|Fee-based care is important for access to prompt treatment of hip fractures among veterans.|
|PMID: 23322188 Owner: NLM Status: MEDLINE|
|BACKGROUND: Hip fracture is a medical emergency for which delayed treatment increases risk of disability and death. In emergencies, veterans without access to a Veterans Administration (VA) hospital may be admitted to non-VA hospitals under fee-based (NVA-FB) care paid by the VA. The affect of NVA-FB care for treatment and outcomes of hip fractures is unknown.
QUESTIONS/PURPOSES: This research seeks to answer three questions: (1) What patient characteristics determine use of VA versus NVA-FB hospitals for hip fracture? (2) Does time between admission and surgery differ by hospital (VA versus NVA-FB)? (3) Does mortality differ by hospital?
METHODS: Veterans admitted for hip fractures to VA (n = 9308) and NVA-FB (n = 1881) hospitals from 2003 to 2008 were identified. Primary outcomes were time to surgery and death. Logistic regression identified patient characteristics associated with NVA-FB hospital admissions; differences in time to surgery and death were evaluated using Cox proportional hazards regression, controlling for patient covariates.
RESULTS: Patients admitted to NVA-FB hospitals were more likely to be younger, have service-connected disabilities, and live more than 50 miles from a VA hospital. Median days to surgery were less for NVA-FB admissions compared with VA admissions (1 versus 3 days, respectively). NVA-FB admissions were associated with 21% lower relative risk of death within 1 year compared with VA hospital admissions.
CONCLUSIONS: For veterans with hip fractures, NVA-FB hospital admission was associated with shorter time to surgery and lower 1-year mortality. These findings suggest fee-based care, especially for veterans living greater distances from VA hospitals, may improve access to care and health outcomes.
LEVEL OF EVIDENCE: Level II, prognostic study. See the Guidelines for Authors for a complete description of levels of evidence.
|Kelly K Richardson; Peter Cram; Mary Vaughan-Sarrazin; Peter J Kaboli|
Related Documents :
|10111838 - Bond volume rises 19.3%.
10110268 - Irs allows unusual not-for-profit affiliation.
23856438 - Evolution of the use of noninvasive mechanical ventilation in chronic obstructive pulmo...
24668398 - An evaluation of the use of a two-tiered trauma team activation system in a uk major tr...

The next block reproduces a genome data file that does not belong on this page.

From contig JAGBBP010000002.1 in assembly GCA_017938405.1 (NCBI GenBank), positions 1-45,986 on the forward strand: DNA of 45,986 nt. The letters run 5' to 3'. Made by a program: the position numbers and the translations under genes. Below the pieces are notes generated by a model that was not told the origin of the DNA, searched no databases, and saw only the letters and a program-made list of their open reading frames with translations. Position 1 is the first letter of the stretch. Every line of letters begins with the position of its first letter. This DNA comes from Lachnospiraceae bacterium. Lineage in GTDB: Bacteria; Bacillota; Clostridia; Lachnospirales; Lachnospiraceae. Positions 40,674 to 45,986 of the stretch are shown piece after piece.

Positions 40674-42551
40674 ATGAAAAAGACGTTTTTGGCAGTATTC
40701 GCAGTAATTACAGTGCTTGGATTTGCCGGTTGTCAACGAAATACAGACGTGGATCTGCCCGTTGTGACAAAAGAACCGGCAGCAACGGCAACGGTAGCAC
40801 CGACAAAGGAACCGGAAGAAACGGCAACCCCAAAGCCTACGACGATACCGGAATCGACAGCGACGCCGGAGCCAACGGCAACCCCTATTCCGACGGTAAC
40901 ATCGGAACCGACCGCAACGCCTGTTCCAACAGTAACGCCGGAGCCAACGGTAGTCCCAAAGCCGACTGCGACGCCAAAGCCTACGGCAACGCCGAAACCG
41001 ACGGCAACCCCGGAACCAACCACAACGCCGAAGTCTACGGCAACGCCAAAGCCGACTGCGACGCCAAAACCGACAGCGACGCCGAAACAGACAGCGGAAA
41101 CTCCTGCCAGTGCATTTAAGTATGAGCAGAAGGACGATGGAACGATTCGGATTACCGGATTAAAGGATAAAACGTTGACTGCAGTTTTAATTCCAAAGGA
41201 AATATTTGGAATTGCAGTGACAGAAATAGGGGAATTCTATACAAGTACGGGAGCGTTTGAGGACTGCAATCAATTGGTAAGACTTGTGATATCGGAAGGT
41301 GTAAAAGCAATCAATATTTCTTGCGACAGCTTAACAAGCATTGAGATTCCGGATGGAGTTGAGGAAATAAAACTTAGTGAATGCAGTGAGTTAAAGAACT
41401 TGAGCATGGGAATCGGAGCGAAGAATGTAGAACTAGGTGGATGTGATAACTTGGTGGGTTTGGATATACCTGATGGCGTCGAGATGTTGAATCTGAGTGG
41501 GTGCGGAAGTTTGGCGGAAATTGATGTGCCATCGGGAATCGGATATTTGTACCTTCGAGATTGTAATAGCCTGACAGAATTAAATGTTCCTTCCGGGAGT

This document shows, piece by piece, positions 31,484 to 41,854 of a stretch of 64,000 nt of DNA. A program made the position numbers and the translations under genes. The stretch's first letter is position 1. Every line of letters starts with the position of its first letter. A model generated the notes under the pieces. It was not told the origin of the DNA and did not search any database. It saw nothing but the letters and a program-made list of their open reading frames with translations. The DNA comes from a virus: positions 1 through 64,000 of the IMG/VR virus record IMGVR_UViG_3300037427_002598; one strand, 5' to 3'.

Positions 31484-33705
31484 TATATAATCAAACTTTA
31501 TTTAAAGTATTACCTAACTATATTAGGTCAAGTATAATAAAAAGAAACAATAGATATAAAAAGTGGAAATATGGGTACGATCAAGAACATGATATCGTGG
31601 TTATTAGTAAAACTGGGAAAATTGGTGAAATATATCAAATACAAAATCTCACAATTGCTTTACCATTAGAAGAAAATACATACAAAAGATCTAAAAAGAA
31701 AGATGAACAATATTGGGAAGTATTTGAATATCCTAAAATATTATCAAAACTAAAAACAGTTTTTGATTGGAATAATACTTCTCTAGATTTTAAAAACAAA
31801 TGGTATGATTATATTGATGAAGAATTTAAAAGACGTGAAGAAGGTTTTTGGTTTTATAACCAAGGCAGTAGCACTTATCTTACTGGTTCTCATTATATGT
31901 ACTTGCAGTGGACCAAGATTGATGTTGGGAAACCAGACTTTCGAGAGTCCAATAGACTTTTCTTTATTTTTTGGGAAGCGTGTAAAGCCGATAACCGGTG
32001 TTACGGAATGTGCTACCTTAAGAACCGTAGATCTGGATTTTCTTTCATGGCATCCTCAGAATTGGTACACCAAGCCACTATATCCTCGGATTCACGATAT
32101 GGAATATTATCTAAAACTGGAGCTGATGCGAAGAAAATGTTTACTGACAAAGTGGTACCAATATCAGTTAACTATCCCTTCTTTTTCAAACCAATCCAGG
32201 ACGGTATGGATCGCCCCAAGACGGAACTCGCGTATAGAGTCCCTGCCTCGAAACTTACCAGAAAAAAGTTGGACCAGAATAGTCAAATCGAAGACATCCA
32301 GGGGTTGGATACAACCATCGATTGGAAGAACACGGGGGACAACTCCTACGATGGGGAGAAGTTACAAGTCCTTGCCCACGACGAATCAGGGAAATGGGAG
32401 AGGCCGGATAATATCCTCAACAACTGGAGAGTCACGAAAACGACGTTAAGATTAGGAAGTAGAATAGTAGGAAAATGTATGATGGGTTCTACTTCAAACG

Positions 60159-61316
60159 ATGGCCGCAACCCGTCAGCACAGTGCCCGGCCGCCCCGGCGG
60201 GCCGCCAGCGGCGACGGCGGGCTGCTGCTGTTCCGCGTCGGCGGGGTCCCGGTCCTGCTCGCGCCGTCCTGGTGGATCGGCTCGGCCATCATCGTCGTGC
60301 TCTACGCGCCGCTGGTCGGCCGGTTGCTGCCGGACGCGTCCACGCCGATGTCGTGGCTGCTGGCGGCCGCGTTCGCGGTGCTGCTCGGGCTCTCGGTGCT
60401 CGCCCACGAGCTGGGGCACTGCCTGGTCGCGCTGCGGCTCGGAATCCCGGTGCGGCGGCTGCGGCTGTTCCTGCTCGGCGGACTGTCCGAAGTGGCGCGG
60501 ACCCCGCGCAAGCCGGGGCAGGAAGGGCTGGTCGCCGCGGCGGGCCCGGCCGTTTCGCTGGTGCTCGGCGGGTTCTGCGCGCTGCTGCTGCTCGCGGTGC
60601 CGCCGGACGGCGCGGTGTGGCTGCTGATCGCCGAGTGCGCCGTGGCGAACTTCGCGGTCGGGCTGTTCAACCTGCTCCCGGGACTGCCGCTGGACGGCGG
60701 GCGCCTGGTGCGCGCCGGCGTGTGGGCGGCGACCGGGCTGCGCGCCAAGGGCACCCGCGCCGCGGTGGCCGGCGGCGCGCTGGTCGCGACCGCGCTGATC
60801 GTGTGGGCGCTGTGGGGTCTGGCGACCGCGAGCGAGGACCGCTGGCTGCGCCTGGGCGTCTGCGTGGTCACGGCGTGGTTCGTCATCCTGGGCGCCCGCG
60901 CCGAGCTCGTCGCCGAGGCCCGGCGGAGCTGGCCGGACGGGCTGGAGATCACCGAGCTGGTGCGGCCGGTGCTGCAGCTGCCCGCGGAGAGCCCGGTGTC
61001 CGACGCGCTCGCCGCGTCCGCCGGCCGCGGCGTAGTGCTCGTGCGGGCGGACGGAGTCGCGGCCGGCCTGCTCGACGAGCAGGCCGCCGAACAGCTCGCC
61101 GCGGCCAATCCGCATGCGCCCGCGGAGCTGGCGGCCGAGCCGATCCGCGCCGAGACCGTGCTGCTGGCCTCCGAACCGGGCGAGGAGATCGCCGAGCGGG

24305558 - Perception of pharmacovigilance among doctors in a tertiary care hospital: influence of...
21261998 - A role for pharmacists in community-based post-discharge warfarin management: protocol ...
|Type: Comparative Study; Journal Article; Research Support, U.S. Gov't, Non-P.H.S. Date: 2013-01-16|
|Title: Clinical orthopaedics and related research Volume: 471 ISSN: 1528-1132 ISO Abbreviation: Clin. Orthop. Relat. Res. Publication Date: 2013 Mar|
|Created Date: 2013-02-05 Completed Date: 2013-04-03 Revised Date: 2014-05-26|
Medline Journal Info:
|Nlm Unique ID: 0075674 Medline TA: Clin Orthop Relat Res Country: United States|
|Languages: eng Pagination: 1047-53 Citation Subset: AIM; IM|
|APA/MLA Format Download EndNote Download BibTex|
Aged, 80 and over
Emergency Service, Hospital / economics
Fee-for-Service Plans / economics*
Fracture Fixation / economics*
Health Care Costs*
Health Services Accessibility / economics*
Hip Fractures / economics*, mortality, surgery*
Patient Admission / economics
Proportional Hazards Models
Time-to-Treatment / economics
United States Department of Veterans Affairs / economics*
|K24 AR062133/AR/NIAMS NIH HHS|
|Clin Orthop Relat Res. 2013 Jun;471(6):2036
From MEDLINE®/PubMed®, a database of the U.S. National Library of Medicine
Previous Document: Vascularized fibular grafts for avascular necrosis after slipped capital femoral epiphysis: is hip p...
Next Document: Metallobiology of 1-methyl-4-phenyl-1,2,3,6-tetrahydropyridine neurotoxicity.